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Samsung’s Frame TV Is Getting More Art and New Features

Samsung’s Frame TV Is Getting More Art and New Features

Why have a regular TV when you can have a work of art? The Frame from Samsung is a relatively new way to think about television sets, turning the screen into a sophisticated work of art even when the TV isn’t on. The latest generation of The Frame TV was recently released. Is this TV worth a closer look? Here’s an in-depth view of what’s new for the Samsung Frame TV.

What is The Frame TV?

Wall-mounted TVs are certainly nothing new, but they’ve always had a pretty significant design flaw. Namely, when the TV is off, you’re left with a shiny, black square mounted on your wall, which is very aesthetically unappealing. Samsung developed a way to better incorporate a turned-off TV into the overall design of a room.

Introduced in 2017, The Frame TV is a television set which, when turned off, looks like a painting hanging in the room. The TV has a variety of wood and metal frames, as well as a selection of different sized and colored mattes. Various famous works of art fill the screen as if mounted in a frame.

Even up close, The Frame TV display looks very real. But the overall concept is less about fooling the viewer than complimenting the existing décor of the room. Instead of a black square, the TV could display a variety of classic and contemporary works of art.

An Updated Look for 2018

The Frame TV for 2018 continues with the core ideas of the earlier edition, but with a variety of new features including more customization and additional artwork.

However, this year there is no 43-inch model. Only the 55-inch and 65-inch sizes are available with the new features. While this is disappointing, the smaller screen is an understandable reason for the discontinuation.

After all, the point of the Frame TV is to “cover up” a wall-mounted TV. Smaller TV’s aren’t as obviously eye-catching in a room. Plus, smaller TV sets are more common in the bedroom than the living room. Most customers of Frame TVs had been using them as their main TV in the family room, so it makes sense the sales of the 43-inch sets were falling behind.

New Updates and Features to Artwork

If the changes to the available artwork can be summed up in one word, that word would be “more.” You can now browse through a large selection curated from museums, archives and artist’s collections from around the world. Painting, drawings, photographs, illustrations and a variety of visual images are available – more than ever before.

Each work may be purchased individually. Samsung also sells a subscription to their online Art Store, which costs about $4.99 a month. The first month of the service is free to all new users. This allows you to change the image on your TV as often as you like.

Automatic Image Adjustment

A TV which doubles as a way display static images creates an odd technical problem. The display settings which look good when watching a show are different than the ones ideal for displaying a detailed work of art. The Frame TV uses motion and brightness sensors which automatically adjust picture output. Paintings will “pop” off the wall in surprisingly accurate representations of the real thing.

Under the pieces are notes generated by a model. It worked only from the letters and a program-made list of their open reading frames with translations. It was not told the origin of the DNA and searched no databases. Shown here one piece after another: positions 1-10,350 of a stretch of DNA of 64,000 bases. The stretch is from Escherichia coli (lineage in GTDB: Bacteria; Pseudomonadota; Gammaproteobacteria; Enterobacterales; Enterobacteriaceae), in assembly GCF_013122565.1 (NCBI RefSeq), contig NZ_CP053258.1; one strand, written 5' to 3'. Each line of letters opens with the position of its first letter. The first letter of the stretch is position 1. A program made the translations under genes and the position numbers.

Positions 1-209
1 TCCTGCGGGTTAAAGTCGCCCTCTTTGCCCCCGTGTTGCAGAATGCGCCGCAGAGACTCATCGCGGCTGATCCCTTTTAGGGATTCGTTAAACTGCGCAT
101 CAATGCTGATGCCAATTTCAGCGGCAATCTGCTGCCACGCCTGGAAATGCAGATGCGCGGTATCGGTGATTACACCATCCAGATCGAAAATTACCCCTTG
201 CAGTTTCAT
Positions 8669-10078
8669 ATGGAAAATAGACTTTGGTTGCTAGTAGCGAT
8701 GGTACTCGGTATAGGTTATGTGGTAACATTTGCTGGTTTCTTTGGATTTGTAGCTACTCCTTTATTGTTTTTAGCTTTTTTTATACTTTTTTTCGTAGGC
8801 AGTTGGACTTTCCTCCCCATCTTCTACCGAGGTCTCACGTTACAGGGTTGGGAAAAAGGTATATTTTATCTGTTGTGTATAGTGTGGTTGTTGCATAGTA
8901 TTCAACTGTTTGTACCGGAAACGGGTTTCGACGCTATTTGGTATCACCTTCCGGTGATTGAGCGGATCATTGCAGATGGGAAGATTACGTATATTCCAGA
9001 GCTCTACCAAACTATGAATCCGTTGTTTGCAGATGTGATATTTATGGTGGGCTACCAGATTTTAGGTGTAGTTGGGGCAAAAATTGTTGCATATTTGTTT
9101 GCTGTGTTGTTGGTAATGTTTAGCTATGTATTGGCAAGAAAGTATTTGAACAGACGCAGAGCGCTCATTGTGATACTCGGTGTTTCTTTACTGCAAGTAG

Updated Frame Options and Design

While the intention of the TV isn’t really to fool guests in your home, the overall design does attempt to camouflage as much “TV-ness” as possible. When displaying a still image, the entire unit can very much pass for a real picture within a frame.

Four frame options are available: black, beige wood, walnut and white. Each is made from four magnetic bezel options although the replicated wood does look very natural. Additionally, you’re able to customize the color and size of the matte to best suit each image.

Of course, the illusion breaks down a bit when your painting needs to be plugged into the wall. Samsung minimizes the distraction with their One Invisible Connection. This is a single slim cable which provides both power and AV data. Eliminates the need for a nest of cords.

Improved TV Performance

Aside from the Frame concept, the TV delivers high-powered performance rivaling the best in large screen wall-mounted sets. Like previous models, the 2018 model has a 4K UHD screen. However, improvements this time around include the HDR10+, a significant upgrade over the HDR Pro.

Final Thoughts

A wall-mounted 4K UHD TV doesn’t have to dominate the décor of a room. The 2018 Frame TV is Samsung’s best version yet, with a larger image library, better image balancing features and more framing options. Also the first version to include Bixby voice activation and Samsung’s SmartThings IoT dashboard. Overall, this is Samsung’s most advanced Frame TV yet, and an excellent direction for the line to be heading.

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Alex Smith

Alex Smith is a freelance writer and the owner of CATV.org. He covers the latest happenings in the world of cable TV: deals, reviews, previews, new tech gear & more.

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